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Death toll rises to 28 in Surfside building collapse

117 people still unaccounted for after tragedy
Surfside Collapse Site, July 5, 2021
Posted at 10:54 AM, Jul 05, 2021
and last updated 2021-07-05 19:26:49-04

SURFSIDE, Fla. — Officials said Monday afternoon that one more body was pulled from the deadly Surfside condo collapse, bringing the confirmed death toll to 28.

Miami-Dade Mayor Daniella Levine Cava made the announcement during a Monday afternoon news conference after demolition crews brought down the remaining portions of the structure overnight.

Two of the victims recovered Monday were identified as Ingrid Ainsworth, 66, and 68-year-old Tzvi Ainsworth.

The decision to demolish the remnants of the building came after concerns mounted that the damaged structure was at risk of falling, endangering the crews below and preventing them from operating in some areas.

"We're able to report that search-and-rescue team has been able to search all sections of the grid on the collapse following the building demolition, now that the entire area is safe to search," Levine Cara said. "And so the teams have now removed over 4.8 million pounds of concrete from the pile as they're searching through the evidentiary debris."

Death toll rises to 27 in Surfside building collapse

Parts of the remaining building shifted on Thursday, prompting a 15-hour suspension in the work.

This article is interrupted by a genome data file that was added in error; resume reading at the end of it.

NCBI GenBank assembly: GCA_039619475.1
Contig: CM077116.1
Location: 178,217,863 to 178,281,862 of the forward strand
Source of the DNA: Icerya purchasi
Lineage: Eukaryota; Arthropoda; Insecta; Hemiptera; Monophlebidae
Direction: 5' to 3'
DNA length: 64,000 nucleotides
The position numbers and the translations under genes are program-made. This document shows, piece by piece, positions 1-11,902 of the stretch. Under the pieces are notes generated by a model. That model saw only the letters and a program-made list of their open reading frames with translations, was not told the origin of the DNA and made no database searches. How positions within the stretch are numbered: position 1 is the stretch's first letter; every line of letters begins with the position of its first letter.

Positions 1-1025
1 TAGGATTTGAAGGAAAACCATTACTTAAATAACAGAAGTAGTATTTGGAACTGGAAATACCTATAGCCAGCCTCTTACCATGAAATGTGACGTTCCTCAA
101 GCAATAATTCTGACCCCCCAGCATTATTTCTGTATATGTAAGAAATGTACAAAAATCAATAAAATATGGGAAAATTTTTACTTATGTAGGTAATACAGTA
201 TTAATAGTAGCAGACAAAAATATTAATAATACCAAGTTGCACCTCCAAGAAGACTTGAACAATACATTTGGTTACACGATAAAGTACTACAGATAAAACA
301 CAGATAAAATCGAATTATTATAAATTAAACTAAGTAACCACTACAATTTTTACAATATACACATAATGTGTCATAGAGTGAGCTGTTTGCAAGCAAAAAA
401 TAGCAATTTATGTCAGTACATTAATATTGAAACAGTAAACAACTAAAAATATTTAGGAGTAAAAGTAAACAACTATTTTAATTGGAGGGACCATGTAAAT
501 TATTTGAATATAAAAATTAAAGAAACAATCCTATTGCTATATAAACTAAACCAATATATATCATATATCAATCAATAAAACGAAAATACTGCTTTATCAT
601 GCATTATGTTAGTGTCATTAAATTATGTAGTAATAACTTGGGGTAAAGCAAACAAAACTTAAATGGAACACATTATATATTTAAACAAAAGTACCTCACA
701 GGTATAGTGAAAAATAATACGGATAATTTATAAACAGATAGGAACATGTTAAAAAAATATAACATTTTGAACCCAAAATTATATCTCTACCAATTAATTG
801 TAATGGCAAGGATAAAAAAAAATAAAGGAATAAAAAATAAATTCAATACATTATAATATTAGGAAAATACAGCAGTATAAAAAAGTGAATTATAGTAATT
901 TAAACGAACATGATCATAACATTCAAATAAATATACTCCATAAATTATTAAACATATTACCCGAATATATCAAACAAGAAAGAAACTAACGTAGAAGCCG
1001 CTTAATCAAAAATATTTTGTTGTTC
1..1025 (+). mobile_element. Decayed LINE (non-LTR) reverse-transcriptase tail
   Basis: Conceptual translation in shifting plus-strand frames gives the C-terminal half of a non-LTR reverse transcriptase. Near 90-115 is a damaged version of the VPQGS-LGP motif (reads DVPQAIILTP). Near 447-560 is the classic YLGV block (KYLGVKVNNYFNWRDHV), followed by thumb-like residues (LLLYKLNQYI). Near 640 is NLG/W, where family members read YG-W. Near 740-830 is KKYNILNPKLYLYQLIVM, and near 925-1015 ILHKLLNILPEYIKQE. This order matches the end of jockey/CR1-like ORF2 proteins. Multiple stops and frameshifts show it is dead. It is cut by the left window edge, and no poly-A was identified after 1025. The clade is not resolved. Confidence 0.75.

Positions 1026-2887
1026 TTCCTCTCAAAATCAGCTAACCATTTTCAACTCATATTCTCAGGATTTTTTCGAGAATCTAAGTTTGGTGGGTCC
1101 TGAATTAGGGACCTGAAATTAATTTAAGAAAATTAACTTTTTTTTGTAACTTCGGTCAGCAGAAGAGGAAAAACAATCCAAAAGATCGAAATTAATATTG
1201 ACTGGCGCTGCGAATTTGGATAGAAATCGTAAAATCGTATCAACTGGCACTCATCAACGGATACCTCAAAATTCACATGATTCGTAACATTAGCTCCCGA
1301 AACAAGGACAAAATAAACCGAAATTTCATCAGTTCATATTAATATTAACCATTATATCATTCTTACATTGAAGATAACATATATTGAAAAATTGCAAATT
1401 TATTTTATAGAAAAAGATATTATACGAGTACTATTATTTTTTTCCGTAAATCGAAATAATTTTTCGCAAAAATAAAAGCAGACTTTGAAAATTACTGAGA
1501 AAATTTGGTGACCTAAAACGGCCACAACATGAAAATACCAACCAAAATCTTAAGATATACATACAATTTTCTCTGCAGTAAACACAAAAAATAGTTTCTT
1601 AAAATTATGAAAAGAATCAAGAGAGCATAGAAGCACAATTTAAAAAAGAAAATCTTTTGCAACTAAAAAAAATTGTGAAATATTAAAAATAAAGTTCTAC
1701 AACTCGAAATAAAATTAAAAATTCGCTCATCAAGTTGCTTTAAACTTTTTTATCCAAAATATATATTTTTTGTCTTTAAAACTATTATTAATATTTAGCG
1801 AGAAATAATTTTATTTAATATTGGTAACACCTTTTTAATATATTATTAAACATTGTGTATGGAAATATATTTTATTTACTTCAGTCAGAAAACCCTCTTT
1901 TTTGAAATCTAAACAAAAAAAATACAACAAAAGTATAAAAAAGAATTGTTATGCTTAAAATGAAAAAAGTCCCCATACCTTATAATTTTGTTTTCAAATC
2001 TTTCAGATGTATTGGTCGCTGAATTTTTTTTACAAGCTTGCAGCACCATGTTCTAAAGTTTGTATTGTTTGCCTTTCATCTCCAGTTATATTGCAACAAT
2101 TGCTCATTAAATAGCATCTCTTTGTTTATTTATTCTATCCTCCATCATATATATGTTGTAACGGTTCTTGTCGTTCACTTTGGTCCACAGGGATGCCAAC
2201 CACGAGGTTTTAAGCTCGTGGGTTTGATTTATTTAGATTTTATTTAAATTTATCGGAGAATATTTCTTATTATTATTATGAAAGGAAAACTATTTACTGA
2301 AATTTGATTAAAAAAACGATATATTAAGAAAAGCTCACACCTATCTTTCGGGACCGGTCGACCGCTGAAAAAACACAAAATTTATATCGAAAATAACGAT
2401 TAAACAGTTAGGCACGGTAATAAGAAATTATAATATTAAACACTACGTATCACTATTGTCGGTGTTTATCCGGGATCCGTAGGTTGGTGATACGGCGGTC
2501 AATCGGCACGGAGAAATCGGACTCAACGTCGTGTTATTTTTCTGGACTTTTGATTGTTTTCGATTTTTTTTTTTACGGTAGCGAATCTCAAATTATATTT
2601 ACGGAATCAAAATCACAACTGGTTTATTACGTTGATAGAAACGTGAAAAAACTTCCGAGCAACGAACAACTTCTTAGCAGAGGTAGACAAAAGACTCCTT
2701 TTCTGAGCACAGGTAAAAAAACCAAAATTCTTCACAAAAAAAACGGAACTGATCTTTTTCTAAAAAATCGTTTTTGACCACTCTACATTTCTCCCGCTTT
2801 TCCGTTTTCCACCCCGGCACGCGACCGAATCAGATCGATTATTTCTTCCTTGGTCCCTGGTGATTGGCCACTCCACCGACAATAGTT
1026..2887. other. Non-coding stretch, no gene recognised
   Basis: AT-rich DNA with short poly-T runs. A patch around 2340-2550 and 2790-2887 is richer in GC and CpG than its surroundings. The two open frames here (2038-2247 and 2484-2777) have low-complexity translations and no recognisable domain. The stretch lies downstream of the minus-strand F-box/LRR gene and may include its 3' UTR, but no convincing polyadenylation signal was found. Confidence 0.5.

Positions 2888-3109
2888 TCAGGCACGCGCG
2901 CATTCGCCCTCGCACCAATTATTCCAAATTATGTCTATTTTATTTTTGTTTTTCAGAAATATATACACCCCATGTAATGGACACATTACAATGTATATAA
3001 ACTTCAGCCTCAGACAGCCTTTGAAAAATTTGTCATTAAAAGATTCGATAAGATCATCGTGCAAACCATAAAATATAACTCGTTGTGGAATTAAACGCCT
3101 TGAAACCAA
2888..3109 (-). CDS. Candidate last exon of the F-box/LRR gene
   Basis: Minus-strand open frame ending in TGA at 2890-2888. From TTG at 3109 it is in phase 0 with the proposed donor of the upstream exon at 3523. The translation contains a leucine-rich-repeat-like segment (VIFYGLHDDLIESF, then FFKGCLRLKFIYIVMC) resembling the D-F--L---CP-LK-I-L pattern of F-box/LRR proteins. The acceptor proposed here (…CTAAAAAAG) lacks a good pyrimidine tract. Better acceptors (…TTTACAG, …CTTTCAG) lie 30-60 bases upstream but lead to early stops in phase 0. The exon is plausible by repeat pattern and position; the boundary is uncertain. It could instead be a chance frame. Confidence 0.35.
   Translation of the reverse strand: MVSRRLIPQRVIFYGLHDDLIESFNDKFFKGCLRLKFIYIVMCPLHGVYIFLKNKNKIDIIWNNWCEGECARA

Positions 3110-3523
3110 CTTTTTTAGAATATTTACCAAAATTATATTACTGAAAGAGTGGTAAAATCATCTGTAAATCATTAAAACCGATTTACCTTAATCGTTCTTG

Rescuers were given the all-clear not long after the 12-story high rise came tumbling down around 10:30 p.m. Sunday. The mayor said crews resumed search efforts by midnight.

Demolition crews brought down the rest of the building in a way that did not create a larger pile of debris on the existing search site.

"Only dust landed on the existing pile," Levine Cava said. "Bringing the building down in a controlled manner was critical to expanding our scope of search."

Now that the remaining portions of the Champlain Towers South building have been demolished, the mayor said crews are able to access debris that has not been previously investigated, calling it the focus of their efforts.

"This pile closest to the building was actually holding the building up," the mayor said. "We're looking for voids where someone may have been able to be inside."

Before the rest of the condo was imploded overnight, Levine Cava said crews diligently worked to make sure pets were not left inside the building.

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"We took every action that we possibly could to search for any pets, any animals, in the building, prior to the demolition," Levine Cava said.

She said in the days since the collapse the Miami-Dade Fire Rescue team conducted multiple sweeps of the building in search of animals.

"In the areas of the building that were not accessible to the teams, they used ladders on high-lift cranes, and they placed live animal traps on the balconies," Levine Cava said. "We deployed drones with thermal imaging on numerous trips over the rubble pile and also standing in the tower."

Crews began clearing the new debris so rescuers could start making their way into parts of an underground garage of particular interest in the search for 117 people still unaccounted for.

The first portion of the Champlain Towers South building suddenly collapsed on June 24.

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